Not that this is a bad thing – though it’s worth considering before you invest in what is essentially a slightly newer version. Yes, there are expanded diplomatic options, new buildings to construct, and new challenges to navigate. It is however still a tropical sandbox.

For new starters, there's a helpful collection of tutorials that help explain the mechanics - how to build, how to see what your inhabitants crave and who wants to send you financial aid. It lets you in on the secret black-book - as with all Tropico-esque games you spend a lot of time interpreting graphs and charts into decisions. How do I increase the quality of healthcare, how do people appreciate their jobs more - it's all there to be figured out.

That is, if you can pull yourself away from its Latin charm. Aside from the chirpy Latino soundtrack that relentlessly sambas in your ears, the visual representation of paradise is spot on. The time period is captured excellently and the tiniest of details digitalised.

Buildings don't just appear, they're crafted meticulously by your construction workers. Individuals mooch by the communal swimming pool, go down to restaurants for some Nando’s and wave maracas until the sun sets. Every building has had care lavished over it during development and people are actually living lives.

They're not the aimless clones of SimCity - instead they have dreams, family trees, desires, occupations, and thoughts. It can be overwhelming, but in reality micromanagement isn't necessary - instead the slice-of-life is there to ponder over while you wait for things to happen.

Pumpico 4

Even when time's accelerated, events and things take time to happen. Optional side missions attempt to keep you busy, but most of the time you're waiting for buildings to go up and for money to roll-in. It'll be too slow paced for some, but then again this is paradise, not the hustle and bustle of New York City.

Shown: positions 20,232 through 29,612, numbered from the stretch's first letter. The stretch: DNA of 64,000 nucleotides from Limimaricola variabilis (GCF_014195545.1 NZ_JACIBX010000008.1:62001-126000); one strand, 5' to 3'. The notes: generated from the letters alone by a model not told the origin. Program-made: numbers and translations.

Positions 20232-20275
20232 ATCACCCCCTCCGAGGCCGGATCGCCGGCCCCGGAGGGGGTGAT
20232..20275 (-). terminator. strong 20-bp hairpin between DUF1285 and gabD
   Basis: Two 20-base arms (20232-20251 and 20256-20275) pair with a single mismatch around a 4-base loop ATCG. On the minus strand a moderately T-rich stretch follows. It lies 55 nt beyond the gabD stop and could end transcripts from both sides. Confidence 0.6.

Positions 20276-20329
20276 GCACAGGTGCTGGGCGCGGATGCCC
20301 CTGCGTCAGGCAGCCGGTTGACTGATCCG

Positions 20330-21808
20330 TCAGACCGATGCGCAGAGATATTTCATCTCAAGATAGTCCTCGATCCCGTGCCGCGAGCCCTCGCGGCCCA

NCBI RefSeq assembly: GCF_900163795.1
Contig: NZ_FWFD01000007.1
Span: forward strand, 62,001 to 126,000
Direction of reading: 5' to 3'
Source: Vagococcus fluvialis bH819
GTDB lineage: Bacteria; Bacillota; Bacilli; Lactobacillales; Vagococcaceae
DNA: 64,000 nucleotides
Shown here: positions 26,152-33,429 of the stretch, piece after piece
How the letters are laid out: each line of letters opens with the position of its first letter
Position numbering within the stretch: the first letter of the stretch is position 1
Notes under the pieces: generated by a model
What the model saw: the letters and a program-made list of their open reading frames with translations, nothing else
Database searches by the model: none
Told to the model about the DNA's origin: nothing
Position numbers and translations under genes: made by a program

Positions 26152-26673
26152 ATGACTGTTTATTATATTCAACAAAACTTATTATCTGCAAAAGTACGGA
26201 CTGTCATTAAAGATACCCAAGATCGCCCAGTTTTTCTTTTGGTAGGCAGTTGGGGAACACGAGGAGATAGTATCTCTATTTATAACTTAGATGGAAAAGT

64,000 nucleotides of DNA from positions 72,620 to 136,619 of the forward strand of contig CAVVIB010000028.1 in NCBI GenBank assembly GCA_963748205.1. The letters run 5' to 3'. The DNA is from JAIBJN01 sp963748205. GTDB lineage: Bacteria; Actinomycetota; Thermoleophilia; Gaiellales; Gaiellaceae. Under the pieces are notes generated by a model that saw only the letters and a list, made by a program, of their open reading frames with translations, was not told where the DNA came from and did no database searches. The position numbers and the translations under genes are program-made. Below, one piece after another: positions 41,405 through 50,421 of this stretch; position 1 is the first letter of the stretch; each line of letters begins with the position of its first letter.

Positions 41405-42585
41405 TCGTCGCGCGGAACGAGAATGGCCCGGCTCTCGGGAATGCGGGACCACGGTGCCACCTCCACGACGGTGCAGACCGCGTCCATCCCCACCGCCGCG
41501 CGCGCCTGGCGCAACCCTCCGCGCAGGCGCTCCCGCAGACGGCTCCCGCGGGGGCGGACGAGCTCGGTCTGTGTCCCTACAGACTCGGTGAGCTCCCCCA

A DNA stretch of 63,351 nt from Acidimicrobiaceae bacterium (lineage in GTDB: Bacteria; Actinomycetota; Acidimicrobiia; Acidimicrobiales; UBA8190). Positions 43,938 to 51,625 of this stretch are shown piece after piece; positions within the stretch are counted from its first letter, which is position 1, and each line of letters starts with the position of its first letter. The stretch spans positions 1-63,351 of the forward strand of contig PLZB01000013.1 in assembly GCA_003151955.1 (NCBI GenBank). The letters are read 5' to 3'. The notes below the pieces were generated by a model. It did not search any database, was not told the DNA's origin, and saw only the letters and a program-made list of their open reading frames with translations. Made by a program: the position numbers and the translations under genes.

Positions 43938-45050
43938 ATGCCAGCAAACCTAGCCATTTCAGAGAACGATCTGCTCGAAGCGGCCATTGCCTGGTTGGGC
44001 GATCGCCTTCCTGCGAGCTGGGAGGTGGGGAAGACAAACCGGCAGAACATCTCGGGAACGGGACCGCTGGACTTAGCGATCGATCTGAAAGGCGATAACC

If you’ve got time to kill, Tropico 4 is perfect. It hasn’t changed much since its predecessor, but it’s still an excellent simulation – something that’s welcome in the era of visuals-conscious FPSs and lacklustre adventure games. A modernised concept, that’s perfectly period. Well worth checking out.

Top Gaming Moment: Twiddling a moustache, overlooking your sunny empire.

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By SirRoderick (SI Elite) on Sep 02, 2011
I shall commence twiddling as soon as my delivery of Cuban sigars comes in! (I'm actually serious, how's that for timing?)
By Actaeon (SI Newbie) on Sep 03, 2011
^ lol XP
By SirRoderick (SI Elite) on Sep 03, 2011
I have commenced twiddling! It feels like an improved Tropico 3, as said in the review. I quite like it. The 20 campaign missions will last you plenty long, especially considering you'll have to restart a couple times due to unforseen events.

I mean the best planning in the world breaks down when a bleeding volcano erupts and decimates your housing and tourism in one fell swoop!
By unsilviu (SI Core) on Sep 04, 2011
Purchase incoming :D
By herodotus (SI Herodotus) on Sep 06, 2011
I went back to "Tropico 3" the other day but still cannot find myself overly immersed. The tutorials are excellent, but sadly don't really work out that well in a "real" world scenario. "Tropico 4" is on my radar, but I'll wait for the inevitable price drop in the future. Might go back and try the third installment one more time until then....
By SirRoderick (SI Elite) on Sep 06, 2011
Any specific problems? I shall be very pleased to be of assistance.